The foregoing and other teachings and advantages of the present invention will become more apparent upon a detailed description of the best mode for carrying out the invention as rendered below. In the description to follow, reference will be made to the accompanying drawings, where like reference numerals are used to identify like parts in the various views and in which:
FIG. 1 illustrates a multiple cube substrate and outer containment ring in accordance with the present invention;
FIG. 2 illustrates a fixture for use in making the multiple cube substrate in accordance with the present invention;
FIG. 3 illustrates a cut-away view of a portion of the fixture of FIG. 2;
FIGS. 4-9 illustrate process steps in the method of making the multiple cube substrate in accordance with the present invention;
FIG. 10 illustrates an individual processed cube diced from a multiple cube substrate formed in accordance with the present invention;
FIG. 11 illustrates an alternate embodiment according to the present invention including the use of a fixture having individual cube cavities; and
FIG. 12 illustrates an integrated multiple cube substrate having intra-cube connections, inter-cube connections, and connections external to the multiple cube substrate.
The present invention is directed towards and deals with the third phase of stack or cube processing. That is, the present invention addresses and solves the problems encountered during the third part (or phase) of cube processing. In accordance with the present invention, a plurality of 3-dimensional semiconductor devices or cubes, post lamination and one side polishing, are placed into a fixture, aligned as necessary, and then "potted" in a suitable material, fixing the plurality of cubes in position or place within a multiple 3-dimensional semiconductor device or cube substrate. A base plate of the molding fixture is then removed, wherein the substrate having the plurality of cubes "potted" in place is then used for all subsequent processing of a particular cube face of the plurality of cubes.
According to the present invention, a structure is formed wherein two or more cubes are molded together in the form of a multiple cube substrate. The multiple cube substrate enables all of the cubes to undergo further processing of a processing face thereof all at once. A molding material is used to secure the cubes together in the multiple cube substrate form. The multiple cube substrate is fabricated such that, in its final form, its overall size and shape is invariant even if the individual cube sizes vary and are non-uniform. The multiple cube substrate is then used for all subsequent processing steps on the desired processing face of the multiple cubes. After all cube face processing is completed, the cubes can then be segmented into individual cubes corresponding to reference face processed cubes. FIG. 1 illustrates a multiple cube substrate structure 10 according to one embodiment of the present invention. As shown the stacks of devices or cubes 12 are potted in place with a molding material 14 within a containment ring 16.
Referring now to FIG. 2, an appropriate mold fixture or holder 20 is provided as desired for defining a desired overall dimension of a multiple cube substrate 10 of FIG. 1, to include a desired number of cubes yet to be molded together. The mold fixture 20 of FIG. 2 includes a base plate 22 and a containment ring 16. The base plate 22 may be made of a metallic material which is structurally rigid and capable of withstanding temperatures, for example, in a range of up to 350° C. The base plate 22 further includes an array of vacuum apertures or holes 24 for pulling a vacuum therethrough. The vacuum apertures 24 are in an array periodicity equal to a periodicity for which the cubes 12 will reside in the final multiple cube substrate 10 (of FIG. 1) yet to be formed.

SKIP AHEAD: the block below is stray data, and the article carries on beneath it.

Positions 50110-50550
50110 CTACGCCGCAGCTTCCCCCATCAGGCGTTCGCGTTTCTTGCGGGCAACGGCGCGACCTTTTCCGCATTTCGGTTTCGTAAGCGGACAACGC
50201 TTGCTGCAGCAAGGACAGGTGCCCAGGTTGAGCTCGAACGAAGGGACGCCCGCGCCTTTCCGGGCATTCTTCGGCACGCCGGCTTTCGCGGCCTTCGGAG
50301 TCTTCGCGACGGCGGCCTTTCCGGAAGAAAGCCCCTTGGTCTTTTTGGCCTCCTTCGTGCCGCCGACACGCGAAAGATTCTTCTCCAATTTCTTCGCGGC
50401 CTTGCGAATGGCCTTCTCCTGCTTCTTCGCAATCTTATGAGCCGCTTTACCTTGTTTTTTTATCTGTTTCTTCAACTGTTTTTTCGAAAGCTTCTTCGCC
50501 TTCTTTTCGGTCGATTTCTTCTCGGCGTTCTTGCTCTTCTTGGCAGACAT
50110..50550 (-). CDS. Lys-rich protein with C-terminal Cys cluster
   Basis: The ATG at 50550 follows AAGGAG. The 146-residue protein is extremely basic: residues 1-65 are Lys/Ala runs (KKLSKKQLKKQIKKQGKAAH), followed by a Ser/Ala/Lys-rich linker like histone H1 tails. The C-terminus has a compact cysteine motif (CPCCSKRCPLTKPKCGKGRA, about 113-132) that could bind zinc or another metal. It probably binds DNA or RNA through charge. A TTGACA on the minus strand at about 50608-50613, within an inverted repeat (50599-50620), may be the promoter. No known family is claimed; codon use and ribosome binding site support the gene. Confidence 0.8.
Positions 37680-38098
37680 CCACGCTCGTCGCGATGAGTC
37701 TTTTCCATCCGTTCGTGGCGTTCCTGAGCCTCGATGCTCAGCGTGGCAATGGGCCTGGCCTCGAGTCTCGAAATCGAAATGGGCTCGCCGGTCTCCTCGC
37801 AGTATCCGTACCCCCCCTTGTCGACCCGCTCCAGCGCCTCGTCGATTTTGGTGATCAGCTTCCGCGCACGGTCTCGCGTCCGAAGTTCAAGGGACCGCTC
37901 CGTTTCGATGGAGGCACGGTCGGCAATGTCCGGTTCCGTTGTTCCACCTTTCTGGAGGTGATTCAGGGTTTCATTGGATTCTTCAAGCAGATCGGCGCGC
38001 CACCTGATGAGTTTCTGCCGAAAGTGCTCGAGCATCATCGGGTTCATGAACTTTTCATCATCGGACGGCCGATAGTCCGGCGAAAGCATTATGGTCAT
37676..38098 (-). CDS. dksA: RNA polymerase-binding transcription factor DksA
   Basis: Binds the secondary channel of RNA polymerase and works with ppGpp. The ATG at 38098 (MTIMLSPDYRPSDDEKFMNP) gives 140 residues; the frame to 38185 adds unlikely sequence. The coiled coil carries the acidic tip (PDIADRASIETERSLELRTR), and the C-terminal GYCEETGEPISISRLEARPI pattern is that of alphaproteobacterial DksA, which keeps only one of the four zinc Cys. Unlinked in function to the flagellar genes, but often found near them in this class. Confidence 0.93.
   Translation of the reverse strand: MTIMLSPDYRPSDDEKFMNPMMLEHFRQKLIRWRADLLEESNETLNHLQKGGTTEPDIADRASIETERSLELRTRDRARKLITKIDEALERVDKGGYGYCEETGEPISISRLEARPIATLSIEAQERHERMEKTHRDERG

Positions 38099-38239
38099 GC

In a preferred embodiment of the present invention, the containment ring 16 of the mold fixture 20 is provided of a prescribed diameter, such as a diameter of 125 mm or 200 mm. The diameter is appropriately selected so that the resulting multiple cube substrate 10 of FIG. 1 can be readily insertable into standard wafer or multi-chip module (MCM) processing equipment (not shown), such as 125 mm or 200 mm wafer processing equipment, as the case may be. An actual multiple cube substrate 10 may be slightly smaller or appropriately sized so as to fit within 125 mm or 200 mm carrier fixtures that are unite to each processing tool. The molding fixture 20 is used in fabricating a potted plurality of cubes 12, the plurality of cubes 12 to then be further processed in the form of a multiple cube substrate 10.
Referring still to FIG. 2, a release layer 26 is also provided upon the base plate 22. The release layer 26 includes vacuum apertures or holes 28 punched or formed therein to match the vacuum apertures 24 in the base plate. In other words, the vacuum apertures 28 of the release layer 26 are aligned with the vacuum apertures 24 in the base plate 22. The release layer 26 includes any suitable material which can withstand high temperatures and can be easily polished away or removed. Preferably, the release layer 26 includes a porous ceramic green sheet. A green sheet as referred to herein includes a material equivalent to that used in making ceramic multi-chip module (MCM) substrates. The release layer 26 thus includes any material suitable for releasing the plurality of potted cubes 12 therefrom in a subsequent step, as will be discussed further herein below.